Conversation With Lillian

A series where I'm photographing and documenting the conversations I have with friends about identity, intersectionality, and the things we care about.

A conversation with Lillian about racial fetishization

Words & Photography by Ashley Miller

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A conversation with Lillian (@thefleshlightchronicles) about her Instagram, stereotypes surrounding Asian women, the difference between fetishization and preference.

Can you tell me a bit about why you started your Instagram and what it's become?
I kind of started the page as a joke, because I would get all of these really nasty messages on Tinder, and I was like “Haha, wouldn’t it just be really funny if I just pasted all of these things on my face?” As it started to get more popular though, I realized that I could use this platform to talk about issues I care about, that I have lived experiences with. So gradually it turned more into a space that I purposely curated – a safe space for women of color to get validation and community from our shared racial traumas.

So, what’s the difference between fetishization and preference?
Let’s talk about preference first–I think a lot of men will dress their fetishization as preference, like “Oh, you know, I just prefer Asian women for X, Y and Z reasons.” And it seems really innocuous at first, right? Because you relate that to preference for blonde hair, preference for tall women, or short women… But it’s really not the same, because there’s that dynamic of power that is lacking in true preference. It’s the same kind of logic that defines racism versus prejudice – you know, like power + prejudice = racism. I think you could say that fetishization = sexual prejudice + power, and I really want to hone in on that aspect of power and what that means.

"I guess you could say that fetishization =
sexual prejudice + power."


As dominant figures in our society, White men have the power to dictate the narrative of how our lives go – what our worth is in society. And so when they fetishize us, it’s to enact their own fantasies of power over us, because they know they can. As WOC we lack the same bodily mobility that these White men have, both physically and narratively. And with fetishization, you also have to think about the impact of it, which is why it’s such an issue, because of how destructive it is. It affects the mental health of WOC. If you look at the suicide and depression rates for young, Asian women, they are much higher than for men or White people in that same age range – in teenagers, depression rates are highest for Asian American women than any other group. And a lot of people want to attribute these statistics to cultural factors. But in my opinion, there’s also that element of having been relegated to powerlessness by certain oppressive structures that we experience in our society, which fetishization contributes to – compounded with racism, sexism, and generational trauma. Because what it means is that your worth is basically just your sexuality, and not just as a woman, because it’s far more complex than just objectification – there’s also that element of race, in which you are “other” – and you are worth nothing, you are just a body – but an othered body, and that’s what I think fetishization is.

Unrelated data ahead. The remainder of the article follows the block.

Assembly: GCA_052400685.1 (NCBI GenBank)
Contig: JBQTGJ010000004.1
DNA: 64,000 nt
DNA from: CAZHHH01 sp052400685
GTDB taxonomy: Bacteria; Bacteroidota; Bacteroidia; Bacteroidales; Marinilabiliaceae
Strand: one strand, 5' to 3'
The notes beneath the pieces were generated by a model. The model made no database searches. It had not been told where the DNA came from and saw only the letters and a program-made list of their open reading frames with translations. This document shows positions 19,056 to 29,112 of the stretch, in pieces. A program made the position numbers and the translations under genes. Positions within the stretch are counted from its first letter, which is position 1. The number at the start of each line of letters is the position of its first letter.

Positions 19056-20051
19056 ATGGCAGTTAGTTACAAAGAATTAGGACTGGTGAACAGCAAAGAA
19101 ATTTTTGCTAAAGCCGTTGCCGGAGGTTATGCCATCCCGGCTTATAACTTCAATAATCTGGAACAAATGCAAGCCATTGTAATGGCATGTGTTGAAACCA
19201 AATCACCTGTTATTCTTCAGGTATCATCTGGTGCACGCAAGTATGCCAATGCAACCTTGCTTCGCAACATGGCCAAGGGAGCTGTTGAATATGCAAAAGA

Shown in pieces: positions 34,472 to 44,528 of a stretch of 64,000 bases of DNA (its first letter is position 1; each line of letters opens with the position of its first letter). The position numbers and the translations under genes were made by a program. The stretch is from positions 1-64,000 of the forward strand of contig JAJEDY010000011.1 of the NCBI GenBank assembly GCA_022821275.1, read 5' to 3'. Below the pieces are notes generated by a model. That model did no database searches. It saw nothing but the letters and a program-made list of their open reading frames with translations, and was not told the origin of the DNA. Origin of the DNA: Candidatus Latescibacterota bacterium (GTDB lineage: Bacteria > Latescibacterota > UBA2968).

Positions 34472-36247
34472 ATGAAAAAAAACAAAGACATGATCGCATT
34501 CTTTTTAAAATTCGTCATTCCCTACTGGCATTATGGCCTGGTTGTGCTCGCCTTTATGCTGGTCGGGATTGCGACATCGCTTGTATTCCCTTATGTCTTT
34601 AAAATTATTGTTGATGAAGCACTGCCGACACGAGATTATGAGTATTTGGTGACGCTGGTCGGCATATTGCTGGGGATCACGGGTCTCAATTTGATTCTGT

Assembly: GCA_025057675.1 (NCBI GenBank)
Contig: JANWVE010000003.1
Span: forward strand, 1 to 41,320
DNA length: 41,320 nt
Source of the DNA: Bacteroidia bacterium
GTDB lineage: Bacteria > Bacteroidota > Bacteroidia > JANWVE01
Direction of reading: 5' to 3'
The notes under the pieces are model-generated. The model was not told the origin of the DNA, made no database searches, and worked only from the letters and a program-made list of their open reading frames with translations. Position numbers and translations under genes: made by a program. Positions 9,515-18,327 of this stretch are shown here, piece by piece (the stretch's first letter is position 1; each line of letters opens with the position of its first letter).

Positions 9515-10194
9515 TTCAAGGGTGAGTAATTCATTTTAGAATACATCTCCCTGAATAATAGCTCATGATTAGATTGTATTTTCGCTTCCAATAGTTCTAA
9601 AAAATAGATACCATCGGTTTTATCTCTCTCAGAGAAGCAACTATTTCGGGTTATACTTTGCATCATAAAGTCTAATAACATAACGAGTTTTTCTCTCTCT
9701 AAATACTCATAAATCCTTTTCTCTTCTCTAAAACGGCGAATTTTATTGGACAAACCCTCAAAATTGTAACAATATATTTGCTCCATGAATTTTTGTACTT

Yeah, and I think about how Asian women are often either viewed as docile, or submissive, on one hand – and then overly sexualized on the other. Where do you think that comes from?
In society, Asian women are stereotyped as passive, but also, on the flip side, as hypersexual beings who exist to satisfy your every desire. And if you think about where that comes from, it didn’t always exist. A fetish isn’t just a natural thing that we’re all born with. It’s learned, and a lot of it has to do with the history of our dealings with Asia – how it spikes during times of war, like WWII with Japan, and the conquest of China during the Opium Wars, and Vietnam in the ‘60s. Today that dynamic of conquest and control is replicated on a smaller scale upon the bodies of women of color. And obviously I’m not trying to say that every time a man fetishizes an Asian woman he’s like, thinking about that Vietnam War movie he watched – but I guess what I’m saying is that it has informed a lot of pop culture indirectly through the ages, and that continued legacy that we see in media and movies is what contributes a lot to the stereotype that Asian women are just so desirable and so hypersexualized, but also so demure and infantilized, all at once – which doesn’t make any sense if you think about it.